I think the people saying its a right are sort of mixed up with the feeling that its luck of the draw for many medical conditions, and that they don’t want fate to determine so much. What’s funny is that so many on the left think that those who aren’t committed to 100% government funded and owned healthcare are heartless creatures. Like I had to explain to a lefty friend, its not as if we like the rat race, or if we had unlimited resources we wouldn’t do that.
    I think some of these folks don’t know Medicaid exists. Or that dialysis is covered by the government. The sob story of some schmuck who loses his job and then gets sick….isn’t that guy supposed to get on Medicaid? (Then they say, well, Medicaid sucks. I guess they think its underfunded and has nothing to do with it being government run…)
    OK, Rant off.

  • One does not have a right to simple charity, much less a right to a particular service that others are forced to pay for.

    The malignant growth of the state is to blame for this sort of confusion, along with intellectuals who can’t even get as far as “A is A.”

    Positive compulsion is poison to the very possibility of a civil society. It is poison to the very possibility of equality under the law.

    When the state becomes no more than a constant source of compulsion, what you have is a prison state, where the only crime required for incarceration in it is being a citizen. In America this is destructive of the very thing that made great prosperity possible, the liberty of action protected for the individual by natural law, which constrained government from violating said liberty for its own purposes. More government control leads to what? More government contol, of course. And we are so out of balance in that regard already that America’s own government(s) has become the enemy of America.

    We’ve now gone from the New Deal to the New Plantation, a penal colony of penal colonies.

    And the formula used by government of pitting those who vote for a living against those who work for a living is playing out with the revelation that government employees are now being paid nearly twice as much as people in the private sector with benefit packages that are already bankrupting future generations.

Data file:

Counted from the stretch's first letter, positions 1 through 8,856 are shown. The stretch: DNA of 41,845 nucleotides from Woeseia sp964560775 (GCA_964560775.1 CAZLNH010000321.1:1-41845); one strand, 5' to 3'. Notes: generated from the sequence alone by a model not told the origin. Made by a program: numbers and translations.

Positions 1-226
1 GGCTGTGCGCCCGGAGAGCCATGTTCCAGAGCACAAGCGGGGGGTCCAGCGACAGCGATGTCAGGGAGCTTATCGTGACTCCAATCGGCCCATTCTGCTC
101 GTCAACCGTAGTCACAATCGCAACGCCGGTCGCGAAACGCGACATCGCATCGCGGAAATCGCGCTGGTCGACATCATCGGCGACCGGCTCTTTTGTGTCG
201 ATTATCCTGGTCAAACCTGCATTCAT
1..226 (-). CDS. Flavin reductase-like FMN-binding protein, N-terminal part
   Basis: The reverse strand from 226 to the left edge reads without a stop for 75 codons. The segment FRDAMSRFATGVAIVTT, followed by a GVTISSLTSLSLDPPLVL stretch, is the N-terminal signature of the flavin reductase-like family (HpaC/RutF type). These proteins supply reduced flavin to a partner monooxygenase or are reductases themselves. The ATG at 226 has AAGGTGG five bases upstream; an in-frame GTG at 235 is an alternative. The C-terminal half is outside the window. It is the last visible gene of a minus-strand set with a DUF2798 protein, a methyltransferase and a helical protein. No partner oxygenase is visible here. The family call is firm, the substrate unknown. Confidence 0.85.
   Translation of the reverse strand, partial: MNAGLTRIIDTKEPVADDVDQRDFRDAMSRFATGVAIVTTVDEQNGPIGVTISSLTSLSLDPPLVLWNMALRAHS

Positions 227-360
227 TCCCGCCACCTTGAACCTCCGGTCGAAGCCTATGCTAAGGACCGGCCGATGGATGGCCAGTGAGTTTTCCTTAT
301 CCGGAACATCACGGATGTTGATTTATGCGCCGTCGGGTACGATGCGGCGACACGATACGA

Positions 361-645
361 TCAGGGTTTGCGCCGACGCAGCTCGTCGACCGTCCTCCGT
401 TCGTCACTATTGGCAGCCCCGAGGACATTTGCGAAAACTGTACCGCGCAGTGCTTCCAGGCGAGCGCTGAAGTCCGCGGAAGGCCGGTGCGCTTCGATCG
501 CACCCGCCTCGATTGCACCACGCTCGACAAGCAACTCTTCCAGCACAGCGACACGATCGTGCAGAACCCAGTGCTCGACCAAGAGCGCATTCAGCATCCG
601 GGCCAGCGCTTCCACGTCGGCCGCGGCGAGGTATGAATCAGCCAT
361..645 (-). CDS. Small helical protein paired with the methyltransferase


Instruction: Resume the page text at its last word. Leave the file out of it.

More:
The governing class has established a nomenklatura right in our midsts. They get the choice cottages right outside the barbed wire, but never too far from it.

  • While I agree that healthcare is not a right, I think there is a strong argument that our society should provide a healthcare safety net to those less fortunate.

    There is no happy medium for redistribution of wealth (theft).  You cannot say that it is okay for the government to take a dime from me for others’ healthcare, but if they take a dollar… well that’s just goddamned socialism, you filthy commie hippies!!!
    Tax me to build a road – I’m cool with that.  We all use the road.
    Tax me to build a school – I’m cool with that.  All kids can go to school
    Tax me to pay for my dumb-ass neighbor and his grimy rug-rats’ healthcare – F*CK THAT!  Cancel your cable TV asswipe, and buy some goddamned health insurance.
    You know, now that I think about it… don’t tax me to build a school.  F*CK THAT!  My neighbor’s dumbass kids can’t learn sh!t from shinola anyway.

    The sob story of some schmuck who loses his job and then gets sick….isn’t that guy supposed to get on Medicaid?

    I think the argument is that the government should provide health care for the working poor, i.e. someone who has a job and makes just enough money to disqualify him for medicaid, but doesn’t make enough money to pay $20,000 a year for his family’s health insurance.
    But fuck’em, right?  Shouldn’t have had a family… LOSER!!
    Rant, off.

    • There are three possibilities: 1) it’s a right; 2) it isn’t a right but the government should provide some; 3) it isn’t a right and the government shouldn’t provide it at all.